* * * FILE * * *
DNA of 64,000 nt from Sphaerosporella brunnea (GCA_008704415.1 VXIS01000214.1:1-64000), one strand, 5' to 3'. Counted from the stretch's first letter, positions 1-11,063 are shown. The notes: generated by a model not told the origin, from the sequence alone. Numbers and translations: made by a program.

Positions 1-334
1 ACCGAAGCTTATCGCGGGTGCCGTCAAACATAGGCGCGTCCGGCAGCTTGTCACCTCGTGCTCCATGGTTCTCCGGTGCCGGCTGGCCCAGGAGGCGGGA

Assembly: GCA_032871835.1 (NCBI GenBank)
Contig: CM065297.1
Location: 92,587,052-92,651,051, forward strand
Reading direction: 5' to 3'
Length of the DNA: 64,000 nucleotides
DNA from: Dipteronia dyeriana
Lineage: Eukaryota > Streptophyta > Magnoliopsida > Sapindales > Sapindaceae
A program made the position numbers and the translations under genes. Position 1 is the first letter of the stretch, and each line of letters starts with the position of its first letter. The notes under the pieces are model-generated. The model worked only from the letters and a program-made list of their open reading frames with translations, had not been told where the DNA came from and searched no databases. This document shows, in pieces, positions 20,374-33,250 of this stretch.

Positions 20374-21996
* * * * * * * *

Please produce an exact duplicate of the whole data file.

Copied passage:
DNA of 64,000 nt from Sphaerosporella brunnea (GCA_008704415.1 VXIS01000214.1:1-64000), one strand, 5' to 3'. Counted from the stretch's first letter, positions 1-11,063 are shown. The notes: generated by a model not told the origin, from the sequence alone. Numbers and translations: made by a program.

Positions 1-334
1 ACCGAAGCTTATCGCGGGTGCCGTCAAACATAGGCGCGTCCGGCAGCTTGTCACCTCGTGCTCCATGGTTCTCCGGTGCCGGCTGGCCCAGGAGGCGGGA

Assembly: GCA_032871835.1 (NCBI GenBank)
Contig: CM065297.1
Location: 92,587,052-92,651,051, forward strand
Reading direction: 5' to 3'
Length of the DNA: 64,000 nucleotides
DNA from: Dipteronia dyeriana
Lineage: Eukaryota > Streptophyta > Magnoliopsida > Sapindales > Sapindaceae
A program made the position numbers and the translations under genes. Position 1 is the first letter of the stretch, and each line of letters starts with the position of its first letter. The notes under the pieces are model-generated. The model worked only from the letters and a program-made list of their open reading frames with translations, had not been told where the DNA came from and searched no databases. This document shows, in pieces, positions 20,374-33,250 of this stretch.

Positions 20374-21996